Nelson’s Hike for Hospice sheds light on important end of life care

A Hike for Hospice is scheduled to take place on Sunday with all the funds benefiting the Nelson District Hospice Society.

A Hike for Hospice is scheduled to take place on Sunday from 10 a.m. to noon , with all the funds benefiting the Nelson District Hospice Society.

You may wonder: What is hospice?”

I asked myself that question after my husband died almost eight years ago. I was given the gift of referral by his palliative care nurse and the hospice caregiver came to my home to sit with me as he passed during the night.

However, I understand much more now because I became a hospice caregiver myself, after my training this past spring. And it’s much different from the Grim Reaper image — a fearful view held by many folks. Hospice is about care — listening and being with people.

I also discovered that hospice care is multifaceted. Did you know that for over 28 years the NDHS has been providing basic services through trained volunteers? This group brings comfort and care to individuals with life limiting illnesses, and the volunteer caregivers also share their skills with the hospice client’s family members. Hospice care is provided in homes, or in local acute care settings, such as our hospital, and in residential care facilities at Mountain Lakes or Jubilee Manor.

Another facet of NDHS is the provision of bereavement services through one-on-one sessions and ongoing Grief Support Groups for family members.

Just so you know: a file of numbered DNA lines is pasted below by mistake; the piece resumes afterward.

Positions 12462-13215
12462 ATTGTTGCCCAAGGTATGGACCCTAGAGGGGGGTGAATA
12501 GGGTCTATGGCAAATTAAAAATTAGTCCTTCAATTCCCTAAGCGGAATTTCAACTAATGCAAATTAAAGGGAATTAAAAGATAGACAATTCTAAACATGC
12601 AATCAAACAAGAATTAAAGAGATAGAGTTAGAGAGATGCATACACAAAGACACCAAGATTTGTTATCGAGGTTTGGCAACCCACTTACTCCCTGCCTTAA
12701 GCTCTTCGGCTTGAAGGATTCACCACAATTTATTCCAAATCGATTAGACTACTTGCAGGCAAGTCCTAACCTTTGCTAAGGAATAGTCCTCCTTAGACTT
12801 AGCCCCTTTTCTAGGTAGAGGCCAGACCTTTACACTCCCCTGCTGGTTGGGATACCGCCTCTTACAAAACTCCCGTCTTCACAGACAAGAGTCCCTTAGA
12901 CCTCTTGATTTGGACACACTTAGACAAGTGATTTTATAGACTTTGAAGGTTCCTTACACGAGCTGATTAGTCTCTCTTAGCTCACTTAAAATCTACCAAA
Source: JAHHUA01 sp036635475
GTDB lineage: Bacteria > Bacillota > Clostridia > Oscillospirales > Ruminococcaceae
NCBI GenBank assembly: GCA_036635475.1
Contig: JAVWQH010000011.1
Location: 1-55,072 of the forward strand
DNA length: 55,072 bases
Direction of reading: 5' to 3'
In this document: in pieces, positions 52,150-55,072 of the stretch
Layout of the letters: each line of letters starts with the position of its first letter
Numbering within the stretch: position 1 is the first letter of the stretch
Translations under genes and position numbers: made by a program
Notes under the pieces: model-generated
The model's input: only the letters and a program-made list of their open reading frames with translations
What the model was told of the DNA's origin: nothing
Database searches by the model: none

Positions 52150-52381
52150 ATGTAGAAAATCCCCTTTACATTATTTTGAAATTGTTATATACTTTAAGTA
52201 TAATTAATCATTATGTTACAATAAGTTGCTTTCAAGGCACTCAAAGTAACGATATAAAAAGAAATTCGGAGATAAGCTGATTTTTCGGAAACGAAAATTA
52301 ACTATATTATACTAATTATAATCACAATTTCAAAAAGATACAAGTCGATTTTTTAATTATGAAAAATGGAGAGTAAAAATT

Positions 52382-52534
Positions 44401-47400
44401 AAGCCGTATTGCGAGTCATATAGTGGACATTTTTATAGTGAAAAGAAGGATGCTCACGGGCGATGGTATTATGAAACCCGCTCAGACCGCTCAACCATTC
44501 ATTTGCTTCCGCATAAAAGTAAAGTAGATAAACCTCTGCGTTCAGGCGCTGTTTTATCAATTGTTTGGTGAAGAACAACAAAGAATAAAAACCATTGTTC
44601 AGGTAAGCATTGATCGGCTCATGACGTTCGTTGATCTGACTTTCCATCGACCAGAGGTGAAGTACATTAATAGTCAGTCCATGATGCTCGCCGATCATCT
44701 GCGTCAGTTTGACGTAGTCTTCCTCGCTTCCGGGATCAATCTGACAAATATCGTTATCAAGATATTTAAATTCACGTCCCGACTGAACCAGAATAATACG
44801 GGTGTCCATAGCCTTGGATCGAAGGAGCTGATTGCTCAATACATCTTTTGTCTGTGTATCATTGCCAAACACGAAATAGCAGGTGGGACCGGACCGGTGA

Training for volunteers is essential and all of these basic programs are only 75 per cent funded by the Interior Health authority. The expansion of Hospice Care Services in the Nelson district is partially achieved by raising community awareness (i.e. Hike for Hospice), and more community outreach to local health care professionals (doctors, home care nurses etc.) all to gain better understanding and more referrals for hospice care.

The Kalein Hospice Centre is home for two key administrators — Jane DiGiacomo, who became the new executive director for NDHS in January and, in July, Cindy Fairs was named the first executive director for the hospice centre of Kalein. With the centre functioning as both a volunteer training and administrative centre, both organizations bring strong collaboration in both education and fundraising programs; i.e. Kalein is a sponsor for the NDHS Hike for Hospice this month and will provide support in November for a bereavement services course in Grief Support for volunteers.

As DiGiacomo explains “It’s not just a place — it’s a philosophy of care.                    Hospice care can provide the spiritual/emotional support that changes a person’s physical and mental health… when hospice enters, the family can stand back and see it, relieving the fear and grief… it allows a different experience of death.”

Please consider joining the us on Sunday, September 22 and Hike for Hospice because now I know it’s better to learn about what hospice can do for you and your family, rather than leaving it until the last moment.

Register online at nelsonhospicehikeforhospice.eventbrite.ca or all 250-352-2337 for more information.